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NEW: RIPEC, Senate Leaders Hope To Improve RI’s National Business Rankings

Tuesday, January 15, 2013


It seems that whenever a national ranking on business competitiveness and overall business climate comes out, Rhode Island always finds itself at or near the bottom nationally in every category.

What can be done to change that?

There may not be one easy answer, but if the State Senate and the Rhode Island Public Expenditure Council (RIPEC) have their way, the Ocean State will soon take steps to rectify the problem.

In a joint news conference today, President of the Senate M. Teresa Paiva Weed and RIPEC Executive Director John C. Simmons unveiled a report titled “Moving the Needle” that featured a list of recommendations that they feel will help Rhode Island climb its way out of the cellar in national studies and rankings of business.

The report reviewed the individual factors that often cause Rhode Island to rank poorly compared to other states and made recommendations to begin to improve the state’s overall business climate and, subsequently, the way it is viewed in future studies.

“This report offers substantial recommendations to change how Rhode Island is ranked in national business-competitiveness surveys,” Paiva Weed said. “The economy is the Senate’s priority, and will be the Senate’s focus this session.”

Paiva Weed says improving the business climate will take a collective effort from the Senate the RIPEC and must include input from the House of Representatives, the Governor and his administration as well as the non-profit sector, academia and the business community.

“Working together, we will make Rhode Island more attractive to entrepreneurs, improve our image within our state and outside our borders, and help companies that are here to grow and create jobs,” she said.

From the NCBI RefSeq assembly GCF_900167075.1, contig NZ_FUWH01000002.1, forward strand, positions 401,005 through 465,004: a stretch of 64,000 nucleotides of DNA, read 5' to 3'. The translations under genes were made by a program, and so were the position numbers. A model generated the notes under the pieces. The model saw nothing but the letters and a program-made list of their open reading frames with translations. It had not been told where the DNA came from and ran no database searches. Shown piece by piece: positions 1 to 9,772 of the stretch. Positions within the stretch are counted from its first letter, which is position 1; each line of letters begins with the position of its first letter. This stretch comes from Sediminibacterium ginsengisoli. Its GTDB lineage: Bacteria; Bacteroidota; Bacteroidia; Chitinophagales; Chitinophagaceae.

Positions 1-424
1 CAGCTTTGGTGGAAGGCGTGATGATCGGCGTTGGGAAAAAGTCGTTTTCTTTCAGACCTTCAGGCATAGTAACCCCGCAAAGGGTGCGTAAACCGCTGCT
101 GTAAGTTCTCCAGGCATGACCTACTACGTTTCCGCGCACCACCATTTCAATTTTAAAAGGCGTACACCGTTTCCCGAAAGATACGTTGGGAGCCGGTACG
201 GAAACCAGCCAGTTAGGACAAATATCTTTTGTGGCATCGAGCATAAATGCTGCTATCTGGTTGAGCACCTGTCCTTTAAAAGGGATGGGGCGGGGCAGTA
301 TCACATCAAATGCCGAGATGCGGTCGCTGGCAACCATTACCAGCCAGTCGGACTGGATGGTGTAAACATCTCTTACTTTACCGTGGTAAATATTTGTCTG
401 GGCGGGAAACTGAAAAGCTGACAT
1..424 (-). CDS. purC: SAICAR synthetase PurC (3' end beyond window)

The pair also announced that the findings of the report will be the basis for major legislative initiatives this session, since the Senate “believes the General Assembly’s priority and focus at this time must be on the economy.”

“This benchmark is a huge development in understanding the factors driving or impeding Rhode Island’s growth agenda,” said Laurie White, president of the Greater Providence Chamber of Commerce. “The report is validation of the true link that exists between the legislative process and our ability to grow the jobs base. It is a monumental step forward in how we evaluate, prioritize and measure economic policy initiatives.”

“Moving the Needle” established benchmarks and statistical baselines based on current conditions in several areas:
the economy, workforce and education, transportation and infrastructure, cost of doing business, and quality of life and calls for an annual review of the state’s standing in each benchmark as a way to measure progress.


While Rhode Island fares well in certain economic categories, such as per-capita income, recent year-to-year state budget deficits, and per-capita real gross domestic product, the state’s unemployment rate is a huge negative on its overall standing and is the second-highest in the nation.